Academic journal article Canadian Ethnic Studies Journal

Profile of Small Businesses among Chinese in Vancouver

Academic journal article Canadian Ethnic Studies Journal

Profile of Small Businesses among Chinese in Vancouver

Article excerpt

Abstract

Historically, both market conditions and ethnic resources explain why the Chinese in Canada thrived in retailing and food services. More recent theories stress how changes in opportunities and relations under globalization shape immigrant business formation and practices. Canada revamped its immigration policy in response to the need for capital and skilled labour in the global age. Increased Chinese immigration in the 1980s from Hong Kong, and in the 1990s and after from PRC, substantially expanded the Vancouver Chinese population and the Chinese consumer market. By the 1980s, Chinese small businesses in Vancouver had proliferated beyond Chinatown-based retailing and food services to include professional firms and upscale restaurants. Using advertisements in The Sing Tao Daily, this study found that a new niche of small Chinese businesses in trades and construction has emerged, accounting for 85 percent of advertising in the Small Business Advertisement Section, and 15 percent of all advertisements in the Daily. The analysis suggests that the development of this new niche has been prompted by economic opportunities that are best seen as driven by demographic and market forces in the age of global migration.

Resume

Historiquement, les conditions du marche et les ressources ethniques expliquent conjointement pourquoi les Chinois au Canada ont prospere dans les services de vente au detail et des produits alimentaires. Les theories les plus recentes demontrent comment, sous le modele de la mondialisation, ces changements ont influence les opportunites de la formation des immigrants et des pratiques commerciales. Le Canada a remanie sa politique d'immigration pour l'adapter au besoin du capital et des competences professionnelles a l'ere mondiale. L'accroissement de l'immigration chinoise dans les annees 80 en provenance de Hong Kong et dans les annees 90, ainsi qu'apres la RPC, a considerablement augmente la population chinoise de Vancouver et le taux de consommateurs chinois sur le marche. Vers les annees 1980, les petites entreprises chinoises ont prolifere au-dela de la vente au detail et des produits alimentaires au niveau Chinatown, pour s'etendre aux entreprises professionnelles et restaurants haut de gamme. Se servant du record des publicites dans The Sing Tao Daily, cette etude a revele qu'un nouveau creneau des entreprises chinoises dans les metiers et la construction a vu le jour ; ce qui represente 85 pourcent de l'espace publicitaire dans la section << Petites entreprises chinoises >> de ce quotidien ; alors que 15 pourcent sont reserves a toutes les autres publicites. La presente analyse suggere que le developpement de ce nouveau creneau a ete incite par les opportunites economiques qui sont les mieux consideres comme entraine par les forces demographiques et du marche a l'ere de la migration mondiale.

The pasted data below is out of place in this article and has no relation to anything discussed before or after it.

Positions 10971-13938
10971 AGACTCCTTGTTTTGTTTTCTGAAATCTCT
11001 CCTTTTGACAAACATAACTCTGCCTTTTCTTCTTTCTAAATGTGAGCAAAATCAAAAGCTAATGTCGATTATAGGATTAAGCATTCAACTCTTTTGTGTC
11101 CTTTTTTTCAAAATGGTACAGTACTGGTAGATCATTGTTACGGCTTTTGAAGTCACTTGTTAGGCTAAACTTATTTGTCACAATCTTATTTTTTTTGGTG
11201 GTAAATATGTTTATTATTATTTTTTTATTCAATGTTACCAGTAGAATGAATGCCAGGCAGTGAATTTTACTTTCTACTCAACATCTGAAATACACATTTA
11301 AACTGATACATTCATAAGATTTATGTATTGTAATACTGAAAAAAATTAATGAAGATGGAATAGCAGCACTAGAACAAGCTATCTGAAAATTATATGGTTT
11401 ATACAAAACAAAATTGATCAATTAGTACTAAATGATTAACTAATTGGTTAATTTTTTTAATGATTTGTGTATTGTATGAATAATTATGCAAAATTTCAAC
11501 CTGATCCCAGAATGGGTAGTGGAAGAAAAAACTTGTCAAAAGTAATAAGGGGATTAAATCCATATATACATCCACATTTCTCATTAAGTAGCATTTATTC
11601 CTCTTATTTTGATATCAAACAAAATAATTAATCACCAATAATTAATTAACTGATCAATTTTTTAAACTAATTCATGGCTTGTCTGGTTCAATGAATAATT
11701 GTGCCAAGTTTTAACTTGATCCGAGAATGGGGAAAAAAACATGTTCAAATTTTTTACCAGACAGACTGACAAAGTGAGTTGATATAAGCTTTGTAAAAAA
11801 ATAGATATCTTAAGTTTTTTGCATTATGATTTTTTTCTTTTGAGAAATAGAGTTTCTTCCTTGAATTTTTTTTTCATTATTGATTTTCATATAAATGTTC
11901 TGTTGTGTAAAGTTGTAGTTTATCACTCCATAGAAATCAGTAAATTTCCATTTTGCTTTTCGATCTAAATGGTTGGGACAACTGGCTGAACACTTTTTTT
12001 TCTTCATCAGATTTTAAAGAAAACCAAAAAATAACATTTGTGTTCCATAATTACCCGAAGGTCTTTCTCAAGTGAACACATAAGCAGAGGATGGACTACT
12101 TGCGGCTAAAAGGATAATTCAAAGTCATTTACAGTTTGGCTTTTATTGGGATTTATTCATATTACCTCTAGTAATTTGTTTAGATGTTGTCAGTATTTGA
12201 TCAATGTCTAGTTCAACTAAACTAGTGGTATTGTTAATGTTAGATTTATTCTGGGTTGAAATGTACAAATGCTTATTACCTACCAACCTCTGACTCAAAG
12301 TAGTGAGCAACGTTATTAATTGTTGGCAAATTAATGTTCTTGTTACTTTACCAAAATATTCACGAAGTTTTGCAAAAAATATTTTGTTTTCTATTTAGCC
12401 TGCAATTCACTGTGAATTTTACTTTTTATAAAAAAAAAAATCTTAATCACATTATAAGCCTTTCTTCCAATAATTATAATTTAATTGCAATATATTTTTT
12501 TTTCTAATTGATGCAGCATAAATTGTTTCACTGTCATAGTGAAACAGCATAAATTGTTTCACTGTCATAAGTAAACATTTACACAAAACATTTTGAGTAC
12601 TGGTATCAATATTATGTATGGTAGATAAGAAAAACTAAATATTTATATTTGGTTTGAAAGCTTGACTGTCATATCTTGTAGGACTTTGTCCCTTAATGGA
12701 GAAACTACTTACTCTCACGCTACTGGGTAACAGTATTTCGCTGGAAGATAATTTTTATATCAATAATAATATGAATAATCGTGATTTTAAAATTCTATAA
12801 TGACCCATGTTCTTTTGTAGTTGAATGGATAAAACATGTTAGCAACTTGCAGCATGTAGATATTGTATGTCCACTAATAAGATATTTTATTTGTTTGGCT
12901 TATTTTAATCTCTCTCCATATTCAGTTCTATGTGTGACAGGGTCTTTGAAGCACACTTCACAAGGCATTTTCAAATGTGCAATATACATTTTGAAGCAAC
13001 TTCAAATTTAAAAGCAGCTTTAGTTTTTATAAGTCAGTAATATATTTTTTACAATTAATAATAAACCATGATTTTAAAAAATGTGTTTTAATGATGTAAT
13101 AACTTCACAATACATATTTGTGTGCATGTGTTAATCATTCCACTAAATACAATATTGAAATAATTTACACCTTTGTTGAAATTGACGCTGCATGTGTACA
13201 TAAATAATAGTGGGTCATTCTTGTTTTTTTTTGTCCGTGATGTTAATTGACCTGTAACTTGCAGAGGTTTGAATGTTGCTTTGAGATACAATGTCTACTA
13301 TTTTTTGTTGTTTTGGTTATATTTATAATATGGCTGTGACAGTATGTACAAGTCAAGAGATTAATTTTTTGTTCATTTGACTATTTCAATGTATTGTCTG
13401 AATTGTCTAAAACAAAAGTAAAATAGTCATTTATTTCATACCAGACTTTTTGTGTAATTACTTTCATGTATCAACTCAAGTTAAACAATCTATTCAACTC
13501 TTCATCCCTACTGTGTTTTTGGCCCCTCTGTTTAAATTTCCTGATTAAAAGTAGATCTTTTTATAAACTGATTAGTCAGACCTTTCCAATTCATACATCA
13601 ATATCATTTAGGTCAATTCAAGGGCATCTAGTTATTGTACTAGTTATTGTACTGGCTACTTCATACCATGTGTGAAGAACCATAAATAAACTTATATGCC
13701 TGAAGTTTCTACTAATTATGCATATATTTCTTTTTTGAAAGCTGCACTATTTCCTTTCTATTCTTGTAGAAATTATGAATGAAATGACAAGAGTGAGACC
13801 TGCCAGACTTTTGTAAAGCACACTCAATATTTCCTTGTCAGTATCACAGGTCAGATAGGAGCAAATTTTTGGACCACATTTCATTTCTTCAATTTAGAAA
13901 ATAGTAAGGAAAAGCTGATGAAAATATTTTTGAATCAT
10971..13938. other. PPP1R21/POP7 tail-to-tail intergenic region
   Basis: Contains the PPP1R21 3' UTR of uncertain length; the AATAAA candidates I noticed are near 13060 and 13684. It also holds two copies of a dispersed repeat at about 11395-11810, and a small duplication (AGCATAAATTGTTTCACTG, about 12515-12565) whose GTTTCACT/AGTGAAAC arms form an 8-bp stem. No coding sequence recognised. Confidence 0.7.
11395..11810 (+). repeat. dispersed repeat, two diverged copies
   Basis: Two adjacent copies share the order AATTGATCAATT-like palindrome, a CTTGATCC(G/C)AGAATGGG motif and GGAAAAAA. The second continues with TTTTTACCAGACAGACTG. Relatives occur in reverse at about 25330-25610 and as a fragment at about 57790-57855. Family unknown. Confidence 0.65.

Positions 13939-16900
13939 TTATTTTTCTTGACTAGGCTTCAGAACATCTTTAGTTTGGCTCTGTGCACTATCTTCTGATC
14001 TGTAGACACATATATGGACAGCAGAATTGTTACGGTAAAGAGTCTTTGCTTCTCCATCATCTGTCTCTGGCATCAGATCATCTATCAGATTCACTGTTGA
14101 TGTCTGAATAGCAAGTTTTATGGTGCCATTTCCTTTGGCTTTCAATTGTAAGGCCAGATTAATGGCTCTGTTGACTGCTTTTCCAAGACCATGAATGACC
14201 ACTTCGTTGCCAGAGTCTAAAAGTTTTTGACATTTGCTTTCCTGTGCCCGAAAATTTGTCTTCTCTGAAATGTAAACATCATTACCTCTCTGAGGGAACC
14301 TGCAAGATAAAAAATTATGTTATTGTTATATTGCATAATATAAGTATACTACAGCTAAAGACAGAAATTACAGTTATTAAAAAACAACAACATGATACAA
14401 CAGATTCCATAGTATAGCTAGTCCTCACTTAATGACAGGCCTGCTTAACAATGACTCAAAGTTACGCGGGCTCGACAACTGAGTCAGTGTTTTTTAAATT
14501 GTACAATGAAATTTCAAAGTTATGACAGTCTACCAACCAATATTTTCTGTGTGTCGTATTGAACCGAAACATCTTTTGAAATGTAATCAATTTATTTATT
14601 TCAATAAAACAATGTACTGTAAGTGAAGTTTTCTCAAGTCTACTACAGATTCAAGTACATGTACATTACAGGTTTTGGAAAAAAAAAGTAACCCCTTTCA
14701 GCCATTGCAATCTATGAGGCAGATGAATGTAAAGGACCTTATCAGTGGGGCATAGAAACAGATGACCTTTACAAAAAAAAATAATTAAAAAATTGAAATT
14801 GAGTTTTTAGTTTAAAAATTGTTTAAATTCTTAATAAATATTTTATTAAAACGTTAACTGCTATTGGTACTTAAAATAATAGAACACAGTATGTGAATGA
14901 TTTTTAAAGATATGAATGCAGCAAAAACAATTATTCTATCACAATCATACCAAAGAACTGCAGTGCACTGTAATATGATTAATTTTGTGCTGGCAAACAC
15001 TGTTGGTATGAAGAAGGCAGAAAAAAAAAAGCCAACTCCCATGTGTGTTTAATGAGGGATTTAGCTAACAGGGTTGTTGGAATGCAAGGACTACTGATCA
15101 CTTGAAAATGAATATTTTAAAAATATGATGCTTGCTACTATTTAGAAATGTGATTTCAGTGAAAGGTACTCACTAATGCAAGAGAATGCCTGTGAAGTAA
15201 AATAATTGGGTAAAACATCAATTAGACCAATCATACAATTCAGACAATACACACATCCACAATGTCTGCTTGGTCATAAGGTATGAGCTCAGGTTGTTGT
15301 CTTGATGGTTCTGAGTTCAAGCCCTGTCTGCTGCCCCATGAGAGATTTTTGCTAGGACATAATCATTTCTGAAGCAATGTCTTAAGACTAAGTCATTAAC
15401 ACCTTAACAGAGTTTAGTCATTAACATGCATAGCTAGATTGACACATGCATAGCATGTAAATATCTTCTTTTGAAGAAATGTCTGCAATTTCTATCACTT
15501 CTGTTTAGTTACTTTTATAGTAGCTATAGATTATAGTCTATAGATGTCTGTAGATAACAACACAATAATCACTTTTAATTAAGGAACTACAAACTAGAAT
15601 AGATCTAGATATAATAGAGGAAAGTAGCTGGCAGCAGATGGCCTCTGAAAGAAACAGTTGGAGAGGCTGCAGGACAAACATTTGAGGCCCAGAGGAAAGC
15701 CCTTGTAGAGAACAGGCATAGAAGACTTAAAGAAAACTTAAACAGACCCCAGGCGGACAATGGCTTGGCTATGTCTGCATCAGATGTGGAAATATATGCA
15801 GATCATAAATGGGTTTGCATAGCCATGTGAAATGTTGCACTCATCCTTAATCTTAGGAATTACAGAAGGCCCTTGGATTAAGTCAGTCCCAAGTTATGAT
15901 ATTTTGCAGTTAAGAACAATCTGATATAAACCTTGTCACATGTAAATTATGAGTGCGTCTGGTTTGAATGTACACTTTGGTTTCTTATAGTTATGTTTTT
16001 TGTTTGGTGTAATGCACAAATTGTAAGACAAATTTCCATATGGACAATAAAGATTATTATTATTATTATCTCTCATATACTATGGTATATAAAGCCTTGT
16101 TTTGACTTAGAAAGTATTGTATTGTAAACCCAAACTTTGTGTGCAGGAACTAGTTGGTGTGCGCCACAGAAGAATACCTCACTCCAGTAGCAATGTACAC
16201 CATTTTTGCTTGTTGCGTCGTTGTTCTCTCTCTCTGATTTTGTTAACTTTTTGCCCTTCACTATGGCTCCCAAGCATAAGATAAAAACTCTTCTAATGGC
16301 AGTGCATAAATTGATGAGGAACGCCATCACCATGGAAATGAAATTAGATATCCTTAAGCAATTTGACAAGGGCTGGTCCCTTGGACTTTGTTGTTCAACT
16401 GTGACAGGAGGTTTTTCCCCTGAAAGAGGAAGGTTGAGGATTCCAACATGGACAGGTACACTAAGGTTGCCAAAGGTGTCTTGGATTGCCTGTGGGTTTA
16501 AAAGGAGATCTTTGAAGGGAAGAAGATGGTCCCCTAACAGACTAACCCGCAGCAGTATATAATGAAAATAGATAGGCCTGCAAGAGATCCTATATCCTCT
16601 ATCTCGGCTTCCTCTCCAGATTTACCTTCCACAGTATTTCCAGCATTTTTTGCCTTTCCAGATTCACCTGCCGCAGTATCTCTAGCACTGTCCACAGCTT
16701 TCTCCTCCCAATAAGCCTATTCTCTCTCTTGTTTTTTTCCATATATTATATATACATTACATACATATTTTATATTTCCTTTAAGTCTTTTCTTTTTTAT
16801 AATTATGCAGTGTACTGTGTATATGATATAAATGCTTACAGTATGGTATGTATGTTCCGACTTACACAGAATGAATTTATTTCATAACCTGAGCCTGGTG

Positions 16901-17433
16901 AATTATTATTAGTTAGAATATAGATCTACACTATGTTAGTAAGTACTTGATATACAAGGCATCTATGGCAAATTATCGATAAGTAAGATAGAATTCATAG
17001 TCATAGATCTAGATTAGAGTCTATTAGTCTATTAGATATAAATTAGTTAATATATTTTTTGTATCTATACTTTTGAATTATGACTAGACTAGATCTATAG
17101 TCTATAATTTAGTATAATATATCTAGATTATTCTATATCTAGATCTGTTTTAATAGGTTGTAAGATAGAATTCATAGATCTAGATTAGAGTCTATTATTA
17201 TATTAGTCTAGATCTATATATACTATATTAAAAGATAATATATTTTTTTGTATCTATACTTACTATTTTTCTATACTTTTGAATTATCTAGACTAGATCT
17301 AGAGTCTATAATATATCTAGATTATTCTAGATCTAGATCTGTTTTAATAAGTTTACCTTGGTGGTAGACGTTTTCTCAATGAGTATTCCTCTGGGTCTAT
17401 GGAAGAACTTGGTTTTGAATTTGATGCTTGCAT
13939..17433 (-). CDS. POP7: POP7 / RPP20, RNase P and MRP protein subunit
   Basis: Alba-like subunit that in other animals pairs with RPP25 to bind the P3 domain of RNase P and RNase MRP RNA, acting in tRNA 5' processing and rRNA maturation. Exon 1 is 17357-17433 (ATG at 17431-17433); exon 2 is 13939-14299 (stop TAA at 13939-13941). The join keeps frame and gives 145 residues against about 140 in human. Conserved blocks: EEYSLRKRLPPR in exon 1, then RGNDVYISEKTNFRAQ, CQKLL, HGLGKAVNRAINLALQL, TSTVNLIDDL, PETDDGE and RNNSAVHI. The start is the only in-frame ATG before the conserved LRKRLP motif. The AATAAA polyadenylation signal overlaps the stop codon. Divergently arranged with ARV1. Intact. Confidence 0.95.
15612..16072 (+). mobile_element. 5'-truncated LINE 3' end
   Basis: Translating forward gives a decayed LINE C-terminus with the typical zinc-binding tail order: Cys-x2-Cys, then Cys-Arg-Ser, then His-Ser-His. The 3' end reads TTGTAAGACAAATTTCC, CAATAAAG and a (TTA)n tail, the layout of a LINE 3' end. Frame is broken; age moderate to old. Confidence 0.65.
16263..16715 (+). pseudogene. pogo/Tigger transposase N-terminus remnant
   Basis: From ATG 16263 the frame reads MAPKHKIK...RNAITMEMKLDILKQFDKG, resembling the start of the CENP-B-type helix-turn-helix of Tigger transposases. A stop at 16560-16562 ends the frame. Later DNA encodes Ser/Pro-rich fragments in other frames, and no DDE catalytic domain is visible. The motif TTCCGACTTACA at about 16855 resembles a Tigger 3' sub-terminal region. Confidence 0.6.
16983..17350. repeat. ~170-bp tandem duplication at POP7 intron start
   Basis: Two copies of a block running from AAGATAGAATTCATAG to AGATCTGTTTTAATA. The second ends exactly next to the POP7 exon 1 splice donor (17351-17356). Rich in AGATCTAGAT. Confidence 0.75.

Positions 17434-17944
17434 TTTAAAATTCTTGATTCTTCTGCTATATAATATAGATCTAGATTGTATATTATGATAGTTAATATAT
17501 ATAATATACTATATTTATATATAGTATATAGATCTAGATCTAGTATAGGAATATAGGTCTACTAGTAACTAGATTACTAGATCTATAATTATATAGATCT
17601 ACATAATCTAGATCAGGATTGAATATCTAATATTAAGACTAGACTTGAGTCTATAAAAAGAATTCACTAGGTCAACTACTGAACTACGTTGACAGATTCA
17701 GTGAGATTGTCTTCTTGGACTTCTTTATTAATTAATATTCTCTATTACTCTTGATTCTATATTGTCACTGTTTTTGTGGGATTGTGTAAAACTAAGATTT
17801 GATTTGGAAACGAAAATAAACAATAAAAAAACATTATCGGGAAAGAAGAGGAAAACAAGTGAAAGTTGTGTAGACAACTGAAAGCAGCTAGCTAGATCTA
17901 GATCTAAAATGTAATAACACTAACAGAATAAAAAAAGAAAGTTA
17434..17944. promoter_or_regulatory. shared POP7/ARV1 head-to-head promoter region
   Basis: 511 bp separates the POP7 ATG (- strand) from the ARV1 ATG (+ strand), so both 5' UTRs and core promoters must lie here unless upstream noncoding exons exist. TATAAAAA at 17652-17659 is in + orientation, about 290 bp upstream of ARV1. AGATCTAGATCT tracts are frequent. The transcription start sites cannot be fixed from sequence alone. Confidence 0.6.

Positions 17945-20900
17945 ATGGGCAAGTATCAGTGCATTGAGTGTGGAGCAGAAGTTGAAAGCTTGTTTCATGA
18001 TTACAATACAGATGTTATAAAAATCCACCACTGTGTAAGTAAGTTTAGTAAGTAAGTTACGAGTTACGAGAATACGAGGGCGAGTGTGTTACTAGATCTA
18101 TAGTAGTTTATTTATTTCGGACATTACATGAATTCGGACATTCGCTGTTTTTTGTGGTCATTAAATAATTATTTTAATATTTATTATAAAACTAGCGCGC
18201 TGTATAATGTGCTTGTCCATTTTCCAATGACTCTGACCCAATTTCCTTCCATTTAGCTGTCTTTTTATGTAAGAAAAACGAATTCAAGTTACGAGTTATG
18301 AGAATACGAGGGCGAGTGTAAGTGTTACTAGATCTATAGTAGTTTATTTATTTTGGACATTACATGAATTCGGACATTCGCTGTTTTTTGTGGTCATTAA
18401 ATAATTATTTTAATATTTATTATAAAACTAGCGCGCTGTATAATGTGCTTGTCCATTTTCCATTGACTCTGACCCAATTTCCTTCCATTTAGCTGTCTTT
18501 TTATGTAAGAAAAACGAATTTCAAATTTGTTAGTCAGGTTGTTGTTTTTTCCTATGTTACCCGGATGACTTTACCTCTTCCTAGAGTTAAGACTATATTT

INTRODUCTION

Historically, Chinese in North America were believed to have a tendency to engage in small businesses for two reasons. First, racial discrimination limited opportunities of minorities like Chinese in the mainstream economy, and some resorted to small businesses in the ethnic community to avoid competition. Second, ethnic affinity and cultural resources facilitated Chinese to assemble capital and labour instrumental in small business ventures. Both reasons had something to do with why Chinese in Canada developed small businesses in the period prior to WWII, and why businesses in food service and retailing in particular played an important part in the economic life of Chinese in Canada (Li 1998).

The removal of discrimination laws against the Chinese after WWII and the subsequent entrenchment of equity rights and multiculturalism policy resulted in improved opportunities for Chinese in Canada. At the same time, changes in immigration policy in Canada in 1967 and after enabled an increasing number of new Chinese immigrants with educational qualifications and investment capital coming to Canada, first mainly from Hong Kong, and after the 1990s, from the People's Republic of China (PRC) (Li 1998,2008). …

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